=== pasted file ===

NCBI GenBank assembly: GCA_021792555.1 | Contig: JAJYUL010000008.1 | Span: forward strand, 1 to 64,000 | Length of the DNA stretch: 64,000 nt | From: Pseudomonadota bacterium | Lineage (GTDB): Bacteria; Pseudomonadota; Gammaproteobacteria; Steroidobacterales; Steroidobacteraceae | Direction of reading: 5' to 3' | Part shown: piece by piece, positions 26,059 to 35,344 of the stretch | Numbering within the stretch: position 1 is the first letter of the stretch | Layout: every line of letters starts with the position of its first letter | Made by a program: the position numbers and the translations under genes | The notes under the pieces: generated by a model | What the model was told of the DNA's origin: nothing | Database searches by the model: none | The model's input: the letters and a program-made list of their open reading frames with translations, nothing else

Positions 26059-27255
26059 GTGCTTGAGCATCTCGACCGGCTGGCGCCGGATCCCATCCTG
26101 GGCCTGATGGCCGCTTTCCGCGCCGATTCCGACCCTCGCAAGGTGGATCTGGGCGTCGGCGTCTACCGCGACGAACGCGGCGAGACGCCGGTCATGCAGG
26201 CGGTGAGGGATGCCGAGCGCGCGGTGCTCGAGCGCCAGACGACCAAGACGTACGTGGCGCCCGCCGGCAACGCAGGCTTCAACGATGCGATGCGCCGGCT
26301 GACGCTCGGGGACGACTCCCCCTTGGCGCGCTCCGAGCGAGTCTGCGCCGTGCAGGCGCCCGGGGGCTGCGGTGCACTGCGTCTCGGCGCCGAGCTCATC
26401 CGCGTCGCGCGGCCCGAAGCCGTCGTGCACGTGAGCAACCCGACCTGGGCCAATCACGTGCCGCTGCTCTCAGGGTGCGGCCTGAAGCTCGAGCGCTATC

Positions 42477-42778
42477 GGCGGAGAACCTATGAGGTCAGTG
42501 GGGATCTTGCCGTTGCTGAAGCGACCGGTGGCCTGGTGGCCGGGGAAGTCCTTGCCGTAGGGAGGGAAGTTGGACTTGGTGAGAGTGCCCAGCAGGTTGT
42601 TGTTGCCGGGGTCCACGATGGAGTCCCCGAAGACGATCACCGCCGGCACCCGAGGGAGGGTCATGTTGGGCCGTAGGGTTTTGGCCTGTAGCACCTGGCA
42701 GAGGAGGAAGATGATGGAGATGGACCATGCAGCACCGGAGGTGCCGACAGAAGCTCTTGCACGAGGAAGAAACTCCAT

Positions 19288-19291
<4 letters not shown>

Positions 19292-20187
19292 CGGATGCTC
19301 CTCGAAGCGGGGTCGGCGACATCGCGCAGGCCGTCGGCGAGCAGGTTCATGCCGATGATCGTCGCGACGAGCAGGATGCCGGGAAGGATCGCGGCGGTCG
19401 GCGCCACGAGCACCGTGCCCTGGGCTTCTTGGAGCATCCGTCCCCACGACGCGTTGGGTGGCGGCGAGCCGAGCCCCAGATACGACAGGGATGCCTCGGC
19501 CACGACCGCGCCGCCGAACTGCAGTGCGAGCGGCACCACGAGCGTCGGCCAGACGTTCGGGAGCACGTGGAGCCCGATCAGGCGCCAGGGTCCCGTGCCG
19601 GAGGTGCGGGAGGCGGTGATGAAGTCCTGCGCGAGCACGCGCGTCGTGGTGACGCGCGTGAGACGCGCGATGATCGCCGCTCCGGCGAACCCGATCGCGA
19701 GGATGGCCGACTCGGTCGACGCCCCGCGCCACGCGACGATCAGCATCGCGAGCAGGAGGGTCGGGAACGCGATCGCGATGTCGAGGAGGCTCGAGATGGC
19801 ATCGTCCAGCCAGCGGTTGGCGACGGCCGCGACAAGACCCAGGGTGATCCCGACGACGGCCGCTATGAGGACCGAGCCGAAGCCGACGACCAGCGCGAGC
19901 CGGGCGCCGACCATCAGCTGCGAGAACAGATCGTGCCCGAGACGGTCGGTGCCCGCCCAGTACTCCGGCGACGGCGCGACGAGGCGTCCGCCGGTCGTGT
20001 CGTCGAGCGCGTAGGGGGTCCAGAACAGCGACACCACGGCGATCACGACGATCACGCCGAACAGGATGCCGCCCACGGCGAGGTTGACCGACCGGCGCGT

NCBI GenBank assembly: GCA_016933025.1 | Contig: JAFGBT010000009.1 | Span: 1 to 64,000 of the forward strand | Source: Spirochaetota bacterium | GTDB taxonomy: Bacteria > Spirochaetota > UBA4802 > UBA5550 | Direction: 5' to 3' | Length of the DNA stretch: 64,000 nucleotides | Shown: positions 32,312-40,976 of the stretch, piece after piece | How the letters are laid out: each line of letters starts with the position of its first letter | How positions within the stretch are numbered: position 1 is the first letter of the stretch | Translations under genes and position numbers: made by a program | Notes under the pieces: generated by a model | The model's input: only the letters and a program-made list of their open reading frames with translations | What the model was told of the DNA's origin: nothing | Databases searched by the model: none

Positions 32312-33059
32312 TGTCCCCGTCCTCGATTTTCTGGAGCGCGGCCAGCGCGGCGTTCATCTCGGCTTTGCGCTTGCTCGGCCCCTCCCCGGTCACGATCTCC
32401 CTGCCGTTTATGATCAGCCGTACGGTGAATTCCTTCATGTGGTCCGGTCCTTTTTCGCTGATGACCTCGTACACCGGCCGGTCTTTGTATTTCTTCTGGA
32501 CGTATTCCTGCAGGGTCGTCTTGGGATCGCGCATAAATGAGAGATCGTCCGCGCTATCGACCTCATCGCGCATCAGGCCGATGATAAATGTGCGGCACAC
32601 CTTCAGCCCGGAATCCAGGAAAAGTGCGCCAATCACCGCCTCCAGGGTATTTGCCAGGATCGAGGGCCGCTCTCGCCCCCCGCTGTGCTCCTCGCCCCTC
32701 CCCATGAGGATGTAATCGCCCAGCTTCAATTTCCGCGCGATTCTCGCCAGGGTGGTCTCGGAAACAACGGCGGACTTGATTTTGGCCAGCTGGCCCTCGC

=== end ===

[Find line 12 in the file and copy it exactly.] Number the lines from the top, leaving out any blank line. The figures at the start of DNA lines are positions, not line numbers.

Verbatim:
42701 GAGGAGGAAGATGATGGAGATGGACCATGCAGCACCGGAGGTGCCGACAGAAGCTCTTGCACGAGGAAGAAACTCCAT